[jdom-interest] Interface-based JDOM
bradford at dbxmlgroup.com
Tue Dec 5 13:17:21 PST 2000
Brett McLaughlin wrote:
> No, but I'm aware of the goals of JDOM. In other words, if you need an
> implementation of DOM in any form, and will only accept DOM (rather than
> alternate, in our opinion better, functionality), then JDOM is probably
> not the solution you are looking for. That's sort of brutal, but I hope
> shows that we are focused on a specific goal, ease of use. And I argue
> that you simply won't have equal efficiency in DOM, JDOM, or SAX. If
> that was the case, then we wouldn't need both DOM and JDOM, as they
> provide similar functionality. The inefficiency of DOM in certain
> situations is why JDOM exists; I submit that if we couldn't overcome
> those problems with DOM in 1 year of work, your team won't be able to
> solve them either ;-) And I'd also submit that DOM and SAX are
> orthogonal in every way - plus, of course, SAX offers no mutability. So
> I guess that while I'm not clear on the foundation for your goals, I
> still stand on not wanting JDOM to ever implement DOM interfaces.
Personally, I'm not looking for a specific solution. I'm looking to
provide a set of alternative APIs for people developing with our
product. If we expose JDOM access, it's likely that we won't go and
rewrite all of our DOM code as JDOM code, but at least that capability
will be there for people developing custom logic for their database
> And I think we're actually looking at setParent and setDocument as being
> abstracted into a root node class or something similar, which would
> indirectly solve your problems. Yes, if you use implementations,
> factories are required for transparancy. But I'd argue that most
> programmers don't like factories that are "in your face"; in other
> words, that you have to use to do pretty much anything... just creating
> a simple element needs a factory, instead of direct object
> instantiation. So I still find myself (and Jason, as we traded voice
> mails today) on the side of simplicity and avoiding factories, and
They don't. I don't. In the DOM, it's pretty much a necessity because
of the portability goals of the spec. It's mainly something one has to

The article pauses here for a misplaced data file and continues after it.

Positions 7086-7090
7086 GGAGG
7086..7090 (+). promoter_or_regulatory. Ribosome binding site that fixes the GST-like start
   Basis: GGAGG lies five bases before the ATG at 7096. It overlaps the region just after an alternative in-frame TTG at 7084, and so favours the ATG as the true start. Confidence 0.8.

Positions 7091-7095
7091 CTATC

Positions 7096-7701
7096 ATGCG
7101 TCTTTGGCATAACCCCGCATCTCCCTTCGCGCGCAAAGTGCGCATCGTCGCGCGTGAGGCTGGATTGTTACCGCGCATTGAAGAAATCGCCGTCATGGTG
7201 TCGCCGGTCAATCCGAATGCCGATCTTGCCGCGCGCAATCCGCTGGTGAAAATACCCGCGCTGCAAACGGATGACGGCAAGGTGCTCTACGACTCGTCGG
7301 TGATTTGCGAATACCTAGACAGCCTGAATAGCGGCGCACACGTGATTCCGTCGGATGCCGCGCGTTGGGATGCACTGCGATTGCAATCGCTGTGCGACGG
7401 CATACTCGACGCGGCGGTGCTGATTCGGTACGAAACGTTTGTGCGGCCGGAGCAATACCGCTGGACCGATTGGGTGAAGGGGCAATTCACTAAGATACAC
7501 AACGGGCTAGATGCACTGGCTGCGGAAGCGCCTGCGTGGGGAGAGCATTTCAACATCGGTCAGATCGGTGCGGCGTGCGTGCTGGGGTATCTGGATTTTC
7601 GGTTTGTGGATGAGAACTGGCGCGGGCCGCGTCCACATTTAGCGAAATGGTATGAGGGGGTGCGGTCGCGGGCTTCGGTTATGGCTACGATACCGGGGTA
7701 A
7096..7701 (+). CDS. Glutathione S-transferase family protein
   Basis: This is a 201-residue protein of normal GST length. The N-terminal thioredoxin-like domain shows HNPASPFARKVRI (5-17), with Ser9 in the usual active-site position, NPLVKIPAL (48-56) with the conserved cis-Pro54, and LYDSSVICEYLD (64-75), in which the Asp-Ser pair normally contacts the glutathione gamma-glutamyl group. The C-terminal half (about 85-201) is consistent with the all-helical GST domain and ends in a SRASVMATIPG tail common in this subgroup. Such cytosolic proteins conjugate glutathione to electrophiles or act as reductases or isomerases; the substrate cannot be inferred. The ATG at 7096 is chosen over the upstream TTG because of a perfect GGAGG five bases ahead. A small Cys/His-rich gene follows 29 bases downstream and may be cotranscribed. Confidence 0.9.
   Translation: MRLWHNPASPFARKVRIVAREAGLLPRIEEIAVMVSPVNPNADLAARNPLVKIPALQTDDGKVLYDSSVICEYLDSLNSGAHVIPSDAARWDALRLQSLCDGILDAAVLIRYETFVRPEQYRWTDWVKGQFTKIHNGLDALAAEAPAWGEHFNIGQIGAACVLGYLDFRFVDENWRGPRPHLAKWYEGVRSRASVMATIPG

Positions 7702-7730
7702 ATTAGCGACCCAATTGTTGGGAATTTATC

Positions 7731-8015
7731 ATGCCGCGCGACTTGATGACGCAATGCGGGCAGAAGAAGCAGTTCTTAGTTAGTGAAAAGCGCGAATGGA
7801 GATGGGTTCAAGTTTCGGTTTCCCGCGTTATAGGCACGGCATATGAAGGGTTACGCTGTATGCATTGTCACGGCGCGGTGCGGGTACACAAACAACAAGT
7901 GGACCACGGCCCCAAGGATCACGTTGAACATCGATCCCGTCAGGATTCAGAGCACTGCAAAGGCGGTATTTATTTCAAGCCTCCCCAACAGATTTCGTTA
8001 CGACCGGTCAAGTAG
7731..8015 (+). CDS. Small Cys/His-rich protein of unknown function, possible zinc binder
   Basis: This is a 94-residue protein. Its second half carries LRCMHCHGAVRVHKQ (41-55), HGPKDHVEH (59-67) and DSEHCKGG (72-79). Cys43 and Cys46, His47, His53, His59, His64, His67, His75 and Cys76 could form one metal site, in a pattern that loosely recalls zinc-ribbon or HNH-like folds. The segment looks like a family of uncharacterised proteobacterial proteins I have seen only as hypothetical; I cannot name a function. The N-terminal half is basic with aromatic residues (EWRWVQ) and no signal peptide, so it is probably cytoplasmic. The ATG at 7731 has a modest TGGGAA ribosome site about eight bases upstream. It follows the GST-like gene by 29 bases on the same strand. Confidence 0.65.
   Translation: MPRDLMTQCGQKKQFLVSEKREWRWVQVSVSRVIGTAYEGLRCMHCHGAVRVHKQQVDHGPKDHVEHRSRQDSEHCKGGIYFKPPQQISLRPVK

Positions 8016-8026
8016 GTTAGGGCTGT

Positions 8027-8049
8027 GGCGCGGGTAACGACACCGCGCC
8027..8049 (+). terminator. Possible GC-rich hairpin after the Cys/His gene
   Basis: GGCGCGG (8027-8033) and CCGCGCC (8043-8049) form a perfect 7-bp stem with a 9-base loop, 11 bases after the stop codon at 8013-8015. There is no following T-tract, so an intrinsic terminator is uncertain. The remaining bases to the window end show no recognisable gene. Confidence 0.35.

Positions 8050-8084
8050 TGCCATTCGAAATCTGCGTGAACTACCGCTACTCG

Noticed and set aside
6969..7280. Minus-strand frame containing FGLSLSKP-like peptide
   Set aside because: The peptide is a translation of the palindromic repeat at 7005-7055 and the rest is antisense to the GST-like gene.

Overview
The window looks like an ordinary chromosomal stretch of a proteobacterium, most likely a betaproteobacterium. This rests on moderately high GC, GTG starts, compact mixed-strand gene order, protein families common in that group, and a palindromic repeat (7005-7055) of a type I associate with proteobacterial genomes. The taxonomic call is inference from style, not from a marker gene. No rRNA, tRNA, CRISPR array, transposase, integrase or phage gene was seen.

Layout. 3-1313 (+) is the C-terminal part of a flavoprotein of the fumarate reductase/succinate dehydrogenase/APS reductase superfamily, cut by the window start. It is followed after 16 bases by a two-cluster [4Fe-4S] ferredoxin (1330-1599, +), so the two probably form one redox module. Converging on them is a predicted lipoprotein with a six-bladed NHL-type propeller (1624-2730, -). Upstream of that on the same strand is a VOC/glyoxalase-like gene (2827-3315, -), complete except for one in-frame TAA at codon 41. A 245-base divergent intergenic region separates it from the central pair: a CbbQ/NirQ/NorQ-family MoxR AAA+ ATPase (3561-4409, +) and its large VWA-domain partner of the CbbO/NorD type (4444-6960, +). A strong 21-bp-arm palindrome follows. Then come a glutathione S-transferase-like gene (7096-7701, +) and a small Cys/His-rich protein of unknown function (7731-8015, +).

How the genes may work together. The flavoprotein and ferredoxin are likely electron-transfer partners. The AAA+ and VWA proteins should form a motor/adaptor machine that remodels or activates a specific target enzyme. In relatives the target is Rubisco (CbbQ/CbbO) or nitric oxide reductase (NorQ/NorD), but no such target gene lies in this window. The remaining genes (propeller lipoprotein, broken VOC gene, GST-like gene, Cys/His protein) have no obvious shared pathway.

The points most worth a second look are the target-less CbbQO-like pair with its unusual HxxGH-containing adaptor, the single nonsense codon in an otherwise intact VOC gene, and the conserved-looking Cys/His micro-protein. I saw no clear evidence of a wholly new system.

live with to write implementation and language (sorta) portable code.
> I'd agree as long as there is an additional requirement to have DOM
> classes subsume other DOM classes transparantly. But that's not a
> current requirement laid out /clearly/, and even so people tend to use
> their own classes directly, rather than through the interface, and
> therefore introduce dependencies on the impl, not the standard
> interfaces. I certainly would fear the same with JDOM, and therefore a
> loss of code portability.
The main issue there was that DOMImplementation didn't exist in DOM
Level 1, so people were having to instantiate their own Document
instances... It pretty much follows that if you're gonna do that, you
may as well manually instantiate everything else instead of calling
doc.create<blah>(); It's partly the W3C's fault, partly laziness.
Either way, it's unfortunate. You're in a different position though.
1) You're not trying to create a inter-language standard. 2) You're not
at 1.0 yet.
> ;-) I'd be interested to hear what integration issues you face. For
> example, are interfaces needed in your view strictly to integrate with
> classes that already implement DOM, is it an implementation of utilities
> or your own structure that is needed. Certainly those are all things
> that could be more persuasive towards changes or enhancements, rather
> than just wanting DOM+JDOM support.
It's a mixture of the two. The interfaces are DOM, but the classes
themselves implement methods specific to de/compressing our bytestreams,
interacting with the originating data store, and performing automatic
external document linking and linking of the results of automated method
execution. Our DOM (as we'll call it) is a living, breathing entity
that dynamically aggregates itself from varying sources, and as such,
just building frozen in time snapshot of it isn't a good thing.
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